Off late there has been a lot of attention on the China’s shifting IP Landscape. In relation to this a series of round table discussions was held at the USPTO headquarters on the 20th of November, 2019. The participants were from law schools, American Intellectual property law Association, the USPTO, Law firms, Business Schools and Business council amongst others.
China’s shifting IP Landscape
A webinar related to a similar topic was hosted on December 3rd by IP Watchdog titled: How China is Changing the IP System. [With Gene Quinn and Robert Stein]
The write up is a combination of excerpts from both the events.
The round table discussion was held in three phases with the same set of participants:
- China’s changing economic, political and technical development needs: Implications for Intellectual property.
- Developments in securing IPR in China: Tinkering at the margins of real reform?
- Developments in the enforcement of IPR in China.
The opening remarks were by the Under Secy of Commerce, Andrei Iancu.
A robust innovation ecosystem is responsible for the success of any economy. It’s worth noting that any country which is rich is supported by a strong IP system. Every IP office is expected to be reliable and must be in a position to predict the rights needed for the sustenance of one’s economy.
It has been studied that an IP intensive industry has wages nearly 50% higher than those offices and industries in the non-IP sector. This fact is applicable globally.
As per a report released 2017, the loss which the US economy incurs due to counterfeit goods from China is 600 billion $ annually. China and Hong-Kong are particularly accused of being primary infringers, hackers, responsible for online piracy, impedance to pharmaceutical innovation to name a few.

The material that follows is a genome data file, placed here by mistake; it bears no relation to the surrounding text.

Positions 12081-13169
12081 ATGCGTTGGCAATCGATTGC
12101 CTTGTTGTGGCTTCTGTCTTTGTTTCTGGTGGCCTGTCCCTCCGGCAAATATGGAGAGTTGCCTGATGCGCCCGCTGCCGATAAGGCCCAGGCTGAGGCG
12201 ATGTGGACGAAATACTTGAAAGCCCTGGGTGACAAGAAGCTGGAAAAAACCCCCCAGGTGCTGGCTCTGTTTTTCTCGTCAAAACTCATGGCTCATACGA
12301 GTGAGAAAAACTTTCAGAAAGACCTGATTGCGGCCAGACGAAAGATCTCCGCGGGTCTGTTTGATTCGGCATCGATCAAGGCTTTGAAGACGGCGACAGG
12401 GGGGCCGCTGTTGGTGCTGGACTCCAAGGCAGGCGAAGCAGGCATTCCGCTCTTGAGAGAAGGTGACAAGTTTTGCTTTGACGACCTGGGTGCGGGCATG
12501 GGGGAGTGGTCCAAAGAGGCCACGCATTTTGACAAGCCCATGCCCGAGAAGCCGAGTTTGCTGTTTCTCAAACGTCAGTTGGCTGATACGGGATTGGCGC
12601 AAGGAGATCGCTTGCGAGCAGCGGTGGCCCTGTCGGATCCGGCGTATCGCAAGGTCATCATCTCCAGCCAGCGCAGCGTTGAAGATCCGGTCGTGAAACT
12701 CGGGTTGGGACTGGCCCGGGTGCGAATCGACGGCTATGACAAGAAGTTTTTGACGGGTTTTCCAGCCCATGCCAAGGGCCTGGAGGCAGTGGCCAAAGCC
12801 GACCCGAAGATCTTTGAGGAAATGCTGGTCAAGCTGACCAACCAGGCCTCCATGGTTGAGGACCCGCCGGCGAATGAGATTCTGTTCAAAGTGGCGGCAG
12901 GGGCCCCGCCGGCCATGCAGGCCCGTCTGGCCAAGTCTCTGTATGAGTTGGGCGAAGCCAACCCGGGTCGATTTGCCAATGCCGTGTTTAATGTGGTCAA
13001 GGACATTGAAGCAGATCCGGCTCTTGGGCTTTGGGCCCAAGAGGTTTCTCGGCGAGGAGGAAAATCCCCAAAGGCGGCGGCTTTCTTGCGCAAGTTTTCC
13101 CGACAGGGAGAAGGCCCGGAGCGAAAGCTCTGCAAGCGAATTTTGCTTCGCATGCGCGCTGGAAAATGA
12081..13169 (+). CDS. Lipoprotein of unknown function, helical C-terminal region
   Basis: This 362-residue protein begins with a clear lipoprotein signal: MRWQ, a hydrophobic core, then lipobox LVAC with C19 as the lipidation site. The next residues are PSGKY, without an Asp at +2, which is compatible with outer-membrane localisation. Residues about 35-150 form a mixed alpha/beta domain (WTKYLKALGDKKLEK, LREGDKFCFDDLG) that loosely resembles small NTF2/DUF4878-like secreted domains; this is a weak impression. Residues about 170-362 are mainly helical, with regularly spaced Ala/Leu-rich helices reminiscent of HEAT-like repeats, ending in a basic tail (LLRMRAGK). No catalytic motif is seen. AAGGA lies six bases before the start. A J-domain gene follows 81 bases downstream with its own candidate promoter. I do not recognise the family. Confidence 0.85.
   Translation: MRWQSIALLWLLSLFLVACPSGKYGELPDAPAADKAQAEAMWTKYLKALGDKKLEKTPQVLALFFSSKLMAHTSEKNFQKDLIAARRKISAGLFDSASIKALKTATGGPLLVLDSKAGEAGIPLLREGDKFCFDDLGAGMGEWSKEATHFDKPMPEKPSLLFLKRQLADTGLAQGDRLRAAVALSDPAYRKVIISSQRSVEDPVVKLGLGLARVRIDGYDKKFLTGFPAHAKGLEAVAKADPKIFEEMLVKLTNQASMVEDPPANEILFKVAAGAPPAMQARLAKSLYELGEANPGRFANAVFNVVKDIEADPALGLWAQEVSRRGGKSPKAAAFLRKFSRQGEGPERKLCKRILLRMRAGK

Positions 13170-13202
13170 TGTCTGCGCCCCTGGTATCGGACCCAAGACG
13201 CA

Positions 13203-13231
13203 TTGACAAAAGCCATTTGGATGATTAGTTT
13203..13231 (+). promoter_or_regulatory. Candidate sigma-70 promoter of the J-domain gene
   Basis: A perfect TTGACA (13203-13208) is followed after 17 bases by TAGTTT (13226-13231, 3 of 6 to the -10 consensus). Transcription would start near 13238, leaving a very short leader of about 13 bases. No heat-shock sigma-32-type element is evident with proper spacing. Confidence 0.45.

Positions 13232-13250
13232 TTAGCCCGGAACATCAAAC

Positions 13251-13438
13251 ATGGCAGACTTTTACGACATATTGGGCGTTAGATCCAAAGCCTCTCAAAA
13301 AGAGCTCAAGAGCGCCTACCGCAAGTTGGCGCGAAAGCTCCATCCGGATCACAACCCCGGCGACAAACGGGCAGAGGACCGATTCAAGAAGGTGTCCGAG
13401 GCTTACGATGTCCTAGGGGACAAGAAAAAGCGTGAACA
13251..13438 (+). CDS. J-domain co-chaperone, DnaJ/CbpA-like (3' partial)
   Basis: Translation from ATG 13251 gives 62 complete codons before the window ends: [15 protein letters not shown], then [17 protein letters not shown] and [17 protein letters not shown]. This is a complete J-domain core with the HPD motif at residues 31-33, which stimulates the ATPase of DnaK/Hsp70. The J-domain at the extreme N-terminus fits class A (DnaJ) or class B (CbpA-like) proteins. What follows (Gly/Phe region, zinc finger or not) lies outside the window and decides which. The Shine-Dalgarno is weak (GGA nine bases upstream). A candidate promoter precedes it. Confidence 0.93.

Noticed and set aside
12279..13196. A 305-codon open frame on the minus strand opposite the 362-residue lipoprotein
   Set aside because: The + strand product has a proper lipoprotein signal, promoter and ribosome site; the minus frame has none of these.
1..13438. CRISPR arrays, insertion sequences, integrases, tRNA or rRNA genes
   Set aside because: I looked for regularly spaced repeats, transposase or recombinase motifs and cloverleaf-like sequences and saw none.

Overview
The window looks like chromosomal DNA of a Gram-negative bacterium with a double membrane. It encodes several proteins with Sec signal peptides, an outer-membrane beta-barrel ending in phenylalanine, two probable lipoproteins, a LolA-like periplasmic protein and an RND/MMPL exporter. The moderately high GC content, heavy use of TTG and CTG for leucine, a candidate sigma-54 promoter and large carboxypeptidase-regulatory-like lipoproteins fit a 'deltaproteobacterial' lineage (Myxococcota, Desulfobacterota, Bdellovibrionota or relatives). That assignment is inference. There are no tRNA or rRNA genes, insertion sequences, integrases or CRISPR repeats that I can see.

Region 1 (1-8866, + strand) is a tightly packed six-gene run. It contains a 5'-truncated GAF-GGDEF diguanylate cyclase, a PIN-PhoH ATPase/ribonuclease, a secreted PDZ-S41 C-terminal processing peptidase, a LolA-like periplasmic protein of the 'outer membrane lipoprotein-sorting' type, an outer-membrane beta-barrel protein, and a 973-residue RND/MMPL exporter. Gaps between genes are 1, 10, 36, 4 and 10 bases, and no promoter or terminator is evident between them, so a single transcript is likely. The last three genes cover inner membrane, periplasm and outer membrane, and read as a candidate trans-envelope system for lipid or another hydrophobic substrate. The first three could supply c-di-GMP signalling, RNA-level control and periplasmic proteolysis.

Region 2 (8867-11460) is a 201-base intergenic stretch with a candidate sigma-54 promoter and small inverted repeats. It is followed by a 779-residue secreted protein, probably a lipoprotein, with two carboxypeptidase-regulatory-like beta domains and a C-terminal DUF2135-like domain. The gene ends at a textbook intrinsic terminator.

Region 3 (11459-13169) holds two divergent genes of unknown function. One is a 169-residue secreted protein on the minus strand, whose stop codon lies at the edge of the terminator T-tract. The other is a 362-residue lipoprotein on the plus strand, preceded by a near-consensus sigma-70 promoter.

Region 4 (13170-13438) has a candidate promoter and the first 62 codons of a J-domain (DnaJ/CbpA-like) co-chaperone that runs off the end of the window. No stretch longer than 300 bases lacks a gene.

Though the statistics favor increased IP filings in China, but it may be noted that the filings are mostly domestic. Which means that it is strictly in accordance with conditions and rules conducive to Chinese requirements.
The filings in Chinese Patent office have increased ten times in 13 years, where the USPTO filings have increased by 1.7 times in the same time period. The cumulative filings at the USPTO, EPO, JPO, and KIPO are less than that of the filing with the Chinese patent office alone.This has led to a major argument about massive flooding of global prior art. [Source: A write up by Robert Stein]
Enforceability is a major problem with the China’s Shifting IP system. Adherence to rules and procedures of any global platform (to which China is a signatory) is questionable. Transparency is also an issue with china. For example: How are the evaluation of IP applications done, how court proceedings take place are not known until an applicant or litigant has had a personal experience. Restricted media and dissemination of content is a major deterrent to transparency.